Welcome back to my Author Interview series. Today we have the wonderful historical fiction author, Marsha Ward with us. Ward is an Amazon best-selling author who writes authentic historical fiction set in 19th Century America. She is a multi-published writer, editor, workshop presenter, mentor, and consultant. Marsha has written five novels in The Owen Family Saga, another that begins the Promised Valley series; and many other works. A former journalist, Marsha is the recipient of the 2015 Whitney Lifetime Achievement Award and President of Arizona Rim Country Chapter of Arizona Professional Writers.
Thank you, Marsha, for visiting with us today.
1. Let’s start with something fun. What’s your favorite hobby?
Almost every author will say “reading,” but I consider much of my reading to be business, education, or entertainment, so I’ll say writing and arranging music. I was raised in a musical home and majored in music on the university level. Hearing or performing music sooths me. A natural extension of my love of and training in music is to arrange a piece of music to make it suitable for the small choir in my congregation to sing.
2. If you had the opportunity—who would you like to spend an afternoon with and why?
I think that depends on my motivation. If I’m looking to the edification of my soul, I would choose Thomas S. Monson, the president and living prophet of The Church of Jesus Christ of Latter-day Saints (the Mormons), because he is such a gentle, caring man who can teach me much about giving service to others (and I need to be reminded of that daily) and centering my life on Jesus Christ.
If I’m seeking advice about my writing and publishing businesses, I’d like to spend an afternoon with Dean Wesley Smith and Kristine Kathryn Rusch, because they are the best teachers and mentors I can think of in that realm.
3. Coffee, tea, soda or something else?
I drink water or fruit juice. If I am traveling and am getting sleepy, I’ll drink a caffeinated soda like Dr. Pepper, but recovering from the caffeine takes a day or two, so I pay a price for that and prefer not to do it.
4. What are you working on right now?
I have a couple of projects I’m working on concurrently: a nonfiction book about a checklist I use in indie publishing, and a piece of fiction called That Tender Light, in which the principal characters of my fictional Owen family, Rod Owen and Julia Helm, meet and marry.
5. How would you describe your writing style?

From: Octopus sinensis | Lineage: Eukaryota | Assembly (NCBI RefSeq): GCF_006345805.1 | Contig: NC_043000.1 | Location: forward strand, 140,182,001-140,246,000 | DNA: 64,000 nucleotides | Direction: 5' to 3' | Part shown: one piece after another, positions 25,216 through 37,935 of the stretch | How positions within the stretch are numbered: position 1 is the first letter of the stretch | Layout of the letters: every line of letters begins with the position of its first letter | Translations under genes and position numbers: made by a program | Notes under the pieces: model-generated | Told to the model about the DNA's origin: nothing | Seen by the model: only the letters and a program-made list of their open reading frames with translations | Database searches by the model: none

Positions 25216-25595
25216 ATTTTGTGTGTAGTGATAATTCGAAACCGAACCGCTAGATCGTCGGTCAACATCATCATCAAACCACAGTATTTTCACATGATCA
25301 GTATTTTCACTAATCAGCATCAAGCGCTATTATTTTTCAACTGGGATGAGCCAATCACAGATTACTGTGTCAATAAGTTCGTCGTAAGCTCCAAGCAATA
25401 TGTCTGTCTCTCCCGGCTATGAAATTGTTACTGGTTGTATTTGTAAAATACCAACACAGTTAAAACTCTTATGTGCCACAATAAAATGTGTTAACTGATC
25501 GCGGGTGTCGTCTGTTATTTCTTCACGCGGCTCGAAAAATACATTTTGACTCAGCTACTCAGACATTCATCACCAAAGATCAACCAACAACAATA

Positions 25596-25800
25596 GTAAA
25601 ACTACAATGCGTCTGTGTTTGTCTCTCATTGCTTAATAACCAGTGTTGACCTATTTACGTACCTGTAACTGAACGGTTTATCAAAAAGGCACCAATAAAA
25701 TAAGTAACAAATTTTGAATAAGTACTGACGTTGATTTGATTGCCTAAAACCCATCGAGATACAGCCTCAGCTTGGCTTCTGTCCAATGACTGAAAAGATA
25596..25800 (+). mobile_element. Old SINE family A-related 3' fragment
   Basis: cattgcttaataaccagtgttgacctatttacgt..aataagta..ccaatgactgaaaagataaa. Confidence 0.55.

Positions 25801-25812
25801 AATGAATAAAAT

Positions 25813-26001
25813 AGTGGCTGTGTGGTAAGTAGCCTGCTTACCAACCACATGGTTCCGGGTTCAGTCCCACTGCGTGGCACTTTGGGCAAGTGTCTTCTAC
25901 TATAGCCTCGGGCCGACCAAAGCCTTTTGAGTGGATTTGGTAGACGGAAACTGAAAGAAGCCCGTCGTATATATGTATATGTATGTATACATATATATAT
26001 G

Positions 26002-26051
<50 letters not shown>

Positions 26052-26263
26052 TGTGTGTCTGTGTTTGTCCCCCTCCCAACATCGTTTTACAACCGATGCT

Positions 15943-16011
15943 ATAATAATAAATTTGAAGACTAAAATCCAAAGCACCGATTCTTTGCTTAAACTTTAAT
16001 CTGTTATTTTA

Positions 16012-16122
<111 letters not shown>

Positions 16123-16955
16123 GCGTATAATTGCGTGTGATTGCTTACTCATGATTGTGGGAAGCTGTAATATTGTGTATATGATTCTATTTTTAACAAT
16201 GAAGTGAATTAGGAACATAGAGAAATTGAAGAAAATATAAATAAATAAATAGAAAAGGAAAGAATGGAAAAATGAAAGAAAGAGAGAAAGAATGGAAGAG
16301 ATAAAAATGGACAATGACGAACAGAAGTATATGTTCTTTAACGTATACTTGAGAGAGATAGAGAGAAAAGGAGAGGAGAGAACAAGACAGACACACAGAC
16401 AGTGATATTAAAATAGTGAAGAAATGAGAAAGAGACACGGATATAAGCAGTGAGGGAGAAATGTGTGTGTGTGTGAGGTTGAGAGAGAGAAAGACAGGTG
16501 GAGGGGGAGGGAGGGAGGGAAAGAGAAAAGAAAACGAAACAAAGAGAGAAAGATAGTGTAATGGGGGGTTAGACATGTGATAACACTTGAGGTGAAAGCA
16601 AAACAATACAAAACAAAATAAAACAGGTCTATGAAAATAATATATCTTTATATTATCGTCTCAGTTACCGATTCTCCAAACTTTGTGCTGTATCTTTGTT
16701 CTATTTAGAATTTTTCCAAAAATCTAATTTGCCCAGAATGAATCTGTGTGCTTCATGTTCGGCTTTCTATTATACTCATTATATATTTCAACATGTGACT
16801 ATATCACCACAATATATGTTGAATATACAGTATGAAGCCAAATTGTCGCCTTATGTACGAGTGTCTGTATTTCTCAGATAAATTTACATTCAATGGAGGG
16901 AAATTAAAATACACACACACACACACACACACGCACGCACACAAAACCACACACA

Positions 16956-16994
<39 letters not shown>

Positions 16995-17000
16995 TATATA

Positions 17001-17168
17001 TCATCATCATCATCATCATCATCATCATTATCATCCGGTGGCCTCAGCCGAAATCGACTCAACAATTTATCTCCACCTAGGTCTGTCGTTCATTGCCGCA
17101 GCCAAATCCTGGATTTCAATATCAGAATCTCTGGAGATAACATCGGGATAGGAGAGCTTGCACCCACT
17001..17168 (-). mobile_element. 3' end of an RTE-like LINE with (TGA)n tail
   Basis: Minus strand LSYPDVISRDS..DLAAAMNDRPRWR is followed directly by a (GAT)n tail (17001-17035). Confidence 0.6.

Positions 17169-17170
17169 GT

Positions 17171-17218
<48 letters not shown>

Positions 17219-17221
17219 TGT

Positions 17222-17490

My brain is wired so that I am a pantser (discovery, or organic writer) if I want to make any writing progress. If I outline, the little grey cells rise up in rebellion at the suggestion that they cooperate in writing the story thereafter. They complain, “But you already wrote it! Don’t expect to involve us in doing it again!” I can begin with some kind of end in mind, but I let the characters reveal the story to me as I type.
6. Do you have any advice for a person just beginning their writing career?
Read, read, read. Write, write, write. Don’t overlook “practice” as you learn the craft of writing. Trust your creative voice to know how to tell a story. Don’t revise the life out of your piece. You don’t really know what needs correction, if anything does.
7. Do you immerse yourself in new situations for writing ideas or do your ideas come to you through your normal, day-to-day life?
I do an immense amount of research sometime during the writing life of a work, whether that’s from reading, exploring a place, or talking with experts, because I write historical fiction. The ideas, however, come all the time, faster than I can keep up with them. I don’t know if that’s because of the research, or if something in life sparks a thought.
8. Where can we find you on the interwebs?
I love to hear from and interact with my readers. Here are the places to find me:
Twitter: https://twitter.com/MarshaWard as well as
To be notified of new releases, join my Readers Mailing List at http://eepurl.com/vBKEj
Thank you so much, Marsha for taking the time to chat with us.
Gentle readers, Marsha’s latest works include Blood at Haught Springs, Faith and the Foreman, and From Julia’s Kitchen: Owen Family Cookery, a recipe collection from America’s earlier times. See the cover above. Isn’t it beautiful?